dicted greater improvement with cognitive-​behavioral therapy (Klumpp et al.,
2014; Klumpp, Fitzgerald et al., 2013).

262 T h e S c ien c e of F a c ial E x pression

Posttraumatic Stress Disorder

Several studies have reported greater amygdala responses to backwardly
masked fearful facial expressions in posttraumatic stress disorder (PTSD) rela-
tive to comparison groups (e.g., Bryant, Kemp et al., 2008; Killgore et al., 2014;
Rauch et al., 2000). This finding suggests that the amygdala is hyperresponsive
to indicators of potential threat even when they are presented below conscious
awareness. In addition, several studies found a positive correlation between
PTSD symptom severity and amygdala activation in response to masked fear-
ful or other emotional facial expressions (Armony, Corbo, Clement, & Brunet,
2005; Rauch et al., 2000; but see also Bryant, Kemp et al., 2008).
As with masked faces, several studies have reported exaggerated amygdala
and/​or insular cortex activation in response to consciously perceived fear-
ful versus happy or neutral faces in PTSD compared to control groups (e.g.,
Garrett et al., 2012; Shin et al., 2005; Stevens et al., 2013). Amygdala activation
to fearful versus neutral faces is positively correlated with hyperarousal symp-
tom severity (Stevens et al., 2013). Furthermore, amygdala activation declines
less over repeated presentations of fearful or angry facial expressions in PTSD,
relative to comparison participants (Garrett et al., 2012; Shin et al., 2005).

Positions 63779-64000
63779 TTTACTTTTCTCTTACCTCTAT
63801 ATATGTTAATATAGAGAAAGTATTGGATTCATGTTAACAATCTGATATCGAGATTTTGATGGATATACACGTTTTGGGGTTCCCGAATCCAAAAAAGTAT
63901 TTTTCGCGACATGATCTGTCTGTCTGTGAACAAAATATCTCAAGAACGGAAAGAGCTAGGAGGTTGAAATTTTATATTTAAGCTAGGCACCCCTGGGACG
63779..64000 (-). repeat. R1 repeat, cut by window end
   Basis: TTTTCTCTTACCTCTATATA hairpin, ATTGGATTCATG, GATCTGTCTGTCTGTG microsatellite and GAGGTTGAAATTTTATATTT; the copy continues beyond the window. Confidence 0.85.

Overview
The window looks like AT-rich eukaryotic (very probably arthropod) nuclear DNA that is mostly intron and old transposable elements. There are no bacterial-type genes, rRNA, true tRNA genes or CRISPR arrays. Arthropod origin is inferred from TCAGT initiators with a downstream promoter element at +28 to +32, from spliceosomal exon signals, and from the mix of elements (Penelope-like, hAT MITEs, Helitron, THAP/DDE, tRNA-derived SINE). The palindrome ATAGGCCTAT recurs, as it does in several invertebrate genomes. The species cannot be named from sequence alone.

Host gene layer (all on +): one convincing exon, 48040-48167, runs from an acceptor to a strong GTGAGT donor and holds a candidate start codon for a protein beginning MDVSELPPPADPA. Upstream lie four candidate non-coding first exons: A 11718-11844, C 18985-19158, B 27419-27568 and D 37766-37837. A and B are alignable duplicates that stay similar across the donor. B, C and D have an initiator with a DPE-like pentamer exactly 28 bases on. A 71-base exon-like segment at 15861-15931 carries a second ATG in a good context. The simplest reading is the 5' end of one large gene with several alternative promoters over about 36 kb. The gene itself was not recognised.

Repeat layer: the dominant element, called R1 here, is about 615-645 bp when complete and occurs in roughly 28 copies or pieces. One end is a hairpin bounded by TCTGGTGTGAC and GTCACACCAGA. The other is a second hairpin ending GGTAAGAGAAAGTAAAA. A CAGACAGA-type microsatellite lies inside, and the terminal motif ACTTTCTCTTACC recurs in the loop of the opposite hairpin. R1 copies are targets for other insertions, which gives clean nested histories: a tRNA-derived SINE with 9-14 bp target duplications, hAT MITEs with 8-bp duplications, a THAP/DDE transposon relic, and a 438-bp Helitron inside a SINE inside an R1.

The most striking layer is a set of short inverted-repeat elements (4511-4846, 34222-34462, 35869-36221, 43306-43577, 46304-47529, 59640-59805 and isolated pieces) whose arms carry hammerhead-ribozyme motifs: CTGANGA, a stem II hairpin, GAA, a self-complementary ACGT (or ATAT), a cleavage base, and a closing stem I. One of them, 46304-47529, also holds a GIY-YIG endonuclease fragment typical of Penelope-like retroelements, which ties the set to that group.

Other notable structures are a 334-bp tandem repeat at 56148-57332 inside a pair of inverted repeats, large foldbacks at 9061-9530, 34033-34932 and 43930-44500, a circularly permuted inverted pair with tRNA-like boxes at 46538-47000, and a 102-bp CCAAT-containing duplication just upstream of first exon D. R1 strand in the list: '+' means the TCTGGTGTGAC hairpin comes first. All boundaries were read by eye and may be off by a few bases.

In PTSD, the direction of medial prefrontal cortex responses to emotional
facial expressions may depend on whether those expressions are presented
below or above the threshold of awareness. Medial prefrontal cortex acti-
vations appear to be (1)  exaggerated when facial expressions are presented
below the threshold of awareness (Bryant, Kemp et al., 2008) and (2) dimin-
ished when facial expressions are presented above the threshold of awareness
(Offringa et al., 2013; Shin et al., 2005; but see also Garrett et al., 2012). In the
latter type of study, medial prefrontal cortex responses are negatively corre-
lated with PTSD symptom severity (Offringa et al., 2013; Shin et al., 2005; but
see also Garrett et al., 2012).
Although most studies have examined brain responses to fearful facial
expressions in PTSD, one recent study used happy and neutral expressions to
assess the brain basis of emotional numbing in this disorder. In this study, the
authors found reduced activation in ventral striatum and amygdala (trend) to
happy versus neutral facial expressions in PTSD, relative to trauma-​exposed
comparison participants. Furthermore, they found that degree of activation
in the ventral striatum was negatively correlated with severity of emotional
numbing (Felmingham et  al., 2014). Thus, different facial expressions (e.g.,
fearful, happy) can be used to assess different symptom types in PTSD (hyper-
arousal, numbing symptoms, respectively).
Importantly, some of these brain activation abnormalities in response to
emotional facial expressions can occur with exposure to trauma alone, even

Using Facial Expressions to Probe Brain Circuitry 263

in the absence of a PTSD diagnosis (e.g., Dannlowski et al., 2012). This under-
scores the importance of including a trauma-​exposed comparison group in
imaging studies of PTSD.
According to the findings of one study, rostral ACC activation to
unmasked fearful versus neutral facial expressions increased following suc-